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Ionomic Profiling of Rice Genotypes and Identification of Varieties with Elemental Covariation Effects

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Title: Ionomic Profiling of Rice Genotypes and Identification of Varieties with Elemental Covariation Effects
Authors: Zhang, Chengming Browse this author
Tanaka, Nobuhiro Browse this author
Dwiyanti, Maria Stefanie Browse this author
Shenton, Matthew Browse this author
Maruyama, Hayato Browse this author →KAKEN DB
Shinano, Takuro Browse this author →KAKEN DB
Chu, Qingnan Browse this author
Xie, Jun Browse this author
Watanabe, Toshihiro Browse this author →KAKEN DB
Keywords: ionomic profile
rice genotype
elemental covariation
principal component analysis
Issue Date: Jan-2022
Publisher: Elsevier
Journal Title: Rice Science
Volume: 29
Issue: 1
Start Page: 76
End Page: 88
Publisher DOI: 10.1016/j.rsci.2021.12.007
Abstract: Ionomic profiles are primarily influenced by genetic and environmental factors. Identifying ionomic responses to varietal effects is necessary to understand the ionomic variations among species or subspecies and to potentially understand genetic effects on ionomic profiles. We cultivated 120 rice (Oryza sativa) varieties to seedling stage in identical hydroponic conditions and determined the concentrations of 26 elements (including 3 anions) in the shoots and roots of rice. Although the subspecies effects were limited by the genus Oryza pre-framework and its elemental chemical properties, we found significant differences in ionomic variations in most elements among the aus, indica and japonica subspecies. Principal component analysis of the correlations indicated that variations in the root-to-shoot ionomic transport mechanisms were the main causes of ionomic differences among the subspecies. Furthermore, the correlations were primarily associated with the screening of varieties for elemental covariation effects that can facilitate breeding biofortified rice varieties with safe concentrations of otherwise toxic elements. The japonica subspecies exhibited the strongest elemental correlations and elemental covariation effects, therefore, they showed greater advantages for biofortification than the indica and aus subspecies, whereas indica and aus subspecies were likely safer in metal(loid) polluted soils. We also found that geographical and historical distribution significantly defined the ionomic profiles. Overall, the results of this study provided a reference for further association studies to improve the nutritional status and minimize toxicity risks in rice production.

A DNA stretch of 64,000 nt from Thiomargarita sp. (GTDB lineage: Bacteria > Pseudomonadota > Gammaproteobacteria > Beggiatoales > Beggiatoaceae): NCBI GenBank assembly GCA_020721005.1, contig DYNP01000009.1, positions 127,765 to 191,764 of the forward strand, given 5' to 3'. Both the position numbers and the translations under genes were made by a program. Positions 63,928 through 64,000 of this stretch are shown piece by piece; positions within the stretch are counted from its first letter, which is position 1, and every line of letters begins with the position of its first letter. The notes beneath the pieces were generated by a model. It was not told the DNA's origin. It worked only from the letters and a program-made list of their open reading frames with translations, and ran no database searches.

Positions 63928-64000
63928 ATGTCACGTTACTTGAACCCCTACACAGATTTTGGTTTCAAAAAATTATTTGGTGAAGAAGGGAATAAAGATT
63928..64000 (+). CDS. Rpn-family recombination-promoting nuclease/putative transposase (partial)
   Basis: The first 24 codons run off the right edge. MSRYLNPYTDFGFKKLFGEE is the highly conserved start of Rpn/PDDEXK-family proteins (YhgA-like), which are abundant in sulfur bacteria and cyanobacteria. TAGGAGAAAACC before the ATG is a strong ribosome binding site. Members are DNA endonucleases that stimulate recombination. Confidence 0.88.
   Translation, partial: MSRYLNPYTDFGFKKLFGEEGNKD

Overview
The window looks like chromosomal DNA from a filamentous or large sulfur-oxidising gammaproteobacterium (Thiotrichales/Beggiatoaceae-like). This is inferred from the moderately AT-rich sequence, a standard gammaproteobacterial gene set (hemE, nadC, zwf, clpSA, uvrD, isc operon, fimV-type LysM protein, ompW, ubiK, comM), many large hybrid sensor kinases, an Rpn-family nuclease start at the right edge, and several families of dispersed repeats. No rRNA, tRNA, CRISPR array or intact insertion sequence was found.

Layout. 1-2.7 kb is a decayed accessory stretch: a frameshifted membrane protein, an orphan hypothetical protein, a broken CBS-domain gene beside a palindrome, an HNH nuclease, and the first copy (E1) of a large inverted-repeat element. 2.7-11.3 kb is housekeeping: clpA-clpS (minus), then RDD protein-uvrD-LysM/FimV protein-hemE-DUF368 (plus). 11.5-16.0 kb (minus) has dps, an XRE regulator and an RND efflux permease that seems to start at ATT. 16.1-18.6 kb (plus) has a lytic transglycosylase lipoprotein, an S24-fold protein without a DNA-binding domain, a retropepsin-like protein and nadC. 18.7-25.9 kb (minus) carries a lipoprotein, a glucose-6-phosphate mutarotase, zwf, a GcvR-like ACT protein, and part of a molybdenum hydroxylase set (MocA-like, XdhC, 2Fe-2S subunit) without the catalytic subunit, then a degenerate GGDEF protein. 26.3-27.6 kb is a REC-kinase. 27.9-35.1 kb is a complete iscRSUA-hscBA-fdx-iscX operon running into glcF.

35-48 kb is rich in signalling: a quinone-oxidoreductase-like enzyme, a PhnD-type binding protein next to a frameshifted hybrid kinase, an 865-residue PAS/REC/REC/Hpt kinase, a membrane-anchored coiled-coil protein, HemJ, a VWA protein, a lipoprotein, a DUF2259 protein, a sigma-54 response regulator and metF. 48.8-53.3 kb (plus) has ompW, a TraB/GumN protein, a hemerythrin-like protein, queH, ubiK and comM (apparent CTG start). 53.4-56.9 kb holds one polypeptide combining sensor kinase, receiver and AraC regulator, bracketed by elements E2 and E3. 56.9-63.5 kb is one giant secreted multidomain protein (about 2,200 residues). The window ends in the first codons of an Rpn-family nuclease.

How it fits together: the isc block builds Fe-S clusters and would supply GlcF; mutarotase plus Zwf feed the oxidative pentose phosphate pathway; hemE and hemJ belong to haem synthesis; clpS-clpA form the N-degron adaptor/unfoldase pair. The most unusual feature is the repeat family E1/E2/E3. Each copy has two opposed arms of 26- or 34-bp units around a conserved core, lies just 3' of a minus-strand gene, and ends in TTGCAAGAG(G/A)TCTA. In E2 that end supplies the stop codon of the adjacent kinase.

Type: article
Appears in Collections:農学院・農学研究院 (Graduate School of Agriculture / Faculty of Agriculture) > 雑誌発表論文等 (Peer-reviewed Journal Articles, etc)

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